Connecting Boston's 2 halves: Boston's commuter rail network is split in two: a north and a south half. Advocates have long been working to connect the two so the entire system functions more efficiently, but haven't had any luck. Now, there's a greater sense of urgency, as a plan to expand a key station would effectively kill hopes of a north-south rail link. Activists hope that building the connection will take precedent. (Boston Magazine)

A new ride hailing service in town

Since Uber and Lyft left Austin, new companies have filled the void. One of them is RideAustin, which is now one of the leading ride hailing providers in the city. Co-founder Andy Tryba sat down to talk about why they started the company, while Jerry, a driver for RideAustin, discussed the new city fingerprinting requirement. Check out what they had to say on Episode 7 of my show, Transit Trends:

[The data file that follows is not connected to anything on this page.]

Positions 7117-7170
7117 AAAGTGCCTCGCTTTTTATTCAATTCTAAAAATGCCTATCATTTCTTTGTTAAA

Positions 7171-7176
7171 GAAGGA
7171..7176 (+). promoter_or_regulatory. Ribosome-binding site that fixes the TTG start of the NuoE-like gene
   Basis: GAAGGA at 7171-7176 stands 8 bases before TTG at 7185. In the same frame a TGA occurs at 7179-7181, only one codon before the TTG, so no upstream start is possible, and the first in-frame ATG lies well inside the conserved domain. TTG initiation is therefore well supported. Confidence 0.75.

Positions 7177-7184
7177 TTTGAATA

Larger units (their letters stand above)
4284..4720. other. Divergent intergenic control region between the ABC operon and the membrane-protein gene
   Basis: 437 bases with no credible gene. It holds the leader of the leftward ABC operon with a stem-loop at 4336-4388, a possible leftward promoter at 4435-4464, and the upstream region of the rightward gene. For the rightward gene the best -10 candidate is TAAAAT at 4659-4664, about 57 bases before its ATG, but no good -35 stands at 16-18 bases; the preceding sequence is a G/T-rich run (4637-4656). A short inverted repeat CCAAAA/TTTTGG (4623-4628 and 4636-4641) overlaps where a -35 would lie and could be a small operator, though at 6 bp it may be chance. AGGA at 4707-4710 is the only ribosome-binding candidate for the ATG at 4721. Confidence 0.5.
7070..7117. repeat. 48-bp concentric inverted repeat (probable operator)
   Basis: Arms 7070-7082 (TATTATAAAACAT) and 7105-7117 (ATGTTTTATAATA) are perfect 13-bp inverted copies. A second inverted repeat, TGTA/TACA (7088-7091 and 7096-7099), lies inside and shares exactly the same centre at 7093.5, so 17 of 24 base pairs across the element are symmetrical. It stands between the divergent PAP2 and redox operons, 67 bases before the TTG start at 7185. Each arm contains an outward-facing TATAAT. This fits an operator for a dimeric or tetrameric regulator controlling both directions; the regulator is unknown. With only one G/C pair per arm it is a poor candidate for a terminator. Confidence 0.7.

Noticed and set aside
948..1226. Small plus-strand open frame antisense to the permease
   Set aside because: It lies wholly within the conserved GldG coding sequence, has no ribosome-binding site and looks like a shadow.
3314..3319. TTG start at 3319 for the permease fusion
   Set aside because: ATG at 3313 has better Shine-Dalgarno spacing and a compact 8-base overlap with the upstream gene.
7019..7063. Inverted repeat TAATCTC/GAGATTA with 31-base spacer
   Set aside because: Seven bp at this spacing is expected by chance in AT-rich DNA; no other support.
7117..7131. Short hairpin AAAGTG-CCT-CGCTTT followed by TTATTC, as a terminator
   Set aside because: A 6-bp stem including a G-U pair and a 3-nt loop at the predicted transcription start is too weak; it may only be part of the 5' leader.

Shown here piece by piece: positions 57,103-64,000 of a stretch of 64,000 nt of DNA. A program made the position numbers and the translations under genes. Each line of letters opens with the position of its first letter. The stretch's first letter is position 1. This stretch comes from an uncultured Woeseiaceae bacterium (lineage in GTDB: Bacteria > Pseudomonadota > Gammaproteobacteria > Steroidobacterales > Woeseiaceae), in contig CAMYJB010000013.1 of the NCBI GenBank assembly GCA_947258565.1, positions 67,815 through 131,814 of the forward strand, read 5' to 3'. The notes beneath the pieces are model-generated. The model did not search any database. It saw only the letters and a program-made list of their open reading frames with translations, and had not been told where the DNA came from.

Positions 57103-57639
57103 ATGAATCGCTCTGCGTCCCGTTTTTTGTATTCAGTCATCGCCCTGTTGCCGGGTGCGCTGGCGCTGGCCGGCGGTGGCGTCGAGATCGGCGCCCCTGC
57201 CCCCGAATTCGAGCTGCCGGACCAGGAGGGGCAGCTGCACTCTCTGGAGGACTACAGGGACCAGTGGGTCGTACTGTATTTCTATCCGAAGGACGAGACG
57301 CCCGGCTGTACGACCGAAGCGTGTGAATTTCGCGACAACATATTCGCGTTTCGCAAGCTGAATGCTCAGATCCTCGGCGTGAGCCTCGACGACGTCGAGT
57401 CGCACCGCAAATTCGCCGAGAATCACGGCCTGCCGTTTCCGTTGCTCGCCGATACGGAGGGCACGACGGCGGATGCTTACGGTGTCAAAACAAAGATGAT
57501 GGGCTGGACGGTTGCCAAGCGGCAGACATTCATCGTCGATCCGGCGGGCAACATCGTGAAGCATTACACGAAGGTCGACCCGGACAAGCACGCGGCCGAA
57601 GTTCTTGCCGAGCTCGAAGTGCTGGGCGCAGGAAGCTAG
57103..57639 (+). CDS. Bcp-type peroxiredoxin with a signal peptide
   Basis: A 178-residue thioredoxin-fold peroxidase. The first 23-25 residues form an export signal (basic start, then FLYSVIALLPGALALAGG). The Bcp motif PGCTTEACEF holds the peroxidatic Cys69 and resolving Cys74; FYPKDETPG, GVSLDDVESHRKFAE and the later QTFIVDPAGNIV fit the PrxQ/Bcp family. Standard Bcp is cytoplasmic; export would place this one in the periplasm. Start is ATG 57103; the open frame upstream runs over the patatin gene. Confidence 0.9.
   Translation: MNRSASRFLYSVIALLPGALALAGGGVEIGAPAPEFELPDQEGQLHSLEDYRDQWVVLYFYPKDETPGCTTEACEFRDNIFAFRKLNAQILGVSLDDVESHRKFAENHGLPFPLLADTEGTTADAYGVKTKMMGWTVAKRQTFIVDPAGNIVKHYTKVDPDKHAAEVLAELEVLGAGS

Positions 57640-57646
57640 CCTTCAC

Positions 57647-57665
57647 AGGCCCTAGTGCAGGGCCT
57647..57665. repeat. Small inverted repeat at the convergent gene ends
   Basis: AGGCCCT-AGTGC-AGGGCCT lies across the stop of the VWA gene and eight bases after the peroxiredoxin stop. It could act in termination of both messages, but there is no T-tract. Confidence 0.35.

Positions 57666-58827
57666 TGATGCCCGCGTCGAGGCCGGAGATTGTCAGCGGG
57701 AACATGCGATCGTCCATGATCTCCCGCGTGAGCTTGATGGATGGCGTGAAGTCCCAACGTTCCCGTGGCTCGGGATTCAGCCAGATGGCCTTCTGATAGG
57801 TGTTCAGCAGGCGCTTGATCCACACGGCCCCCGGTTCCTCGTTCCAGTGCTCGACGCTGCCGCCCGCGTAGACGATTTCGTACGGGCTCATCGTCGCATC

Roads


Does the US highway system have high cholesterol?

Similar to how veins and arteries pump blood to and from our hearts, our infrastructure moves people and materials around the country. In this video, Metrocosm's Max Galka took 24 hours' worth of highway traffic and visualized it to look like the human circulatory system.

Max made the visual using the raw data that the US Department of Transportation used for its July summary of traffic volume trends across the country (it puts one out each month). Here, you're seeing traffic volume counts for every hour of every day at about 4,000 traffic counting stations nationwide, which adds up to about 14 million datapoints in all.

Max noted the following when we emailed about his map:

For the most part, the traffic is concentrated just where you would expect, in the most populous areas: New York, LA, Chicago, Florida, Texas. But if you look at the map, you will notice that there is one spot where many of the major routes converge, which I was surprised to discover is Nashville.

I was also surprised by the pattern of traffic across the day. Rather than spiking at rush hour in the morning and again in the evening, the volume of traffic on the interstate grows steadily throughout the day, peaking at 4pm and falling off from there.

What do you notice when you watch?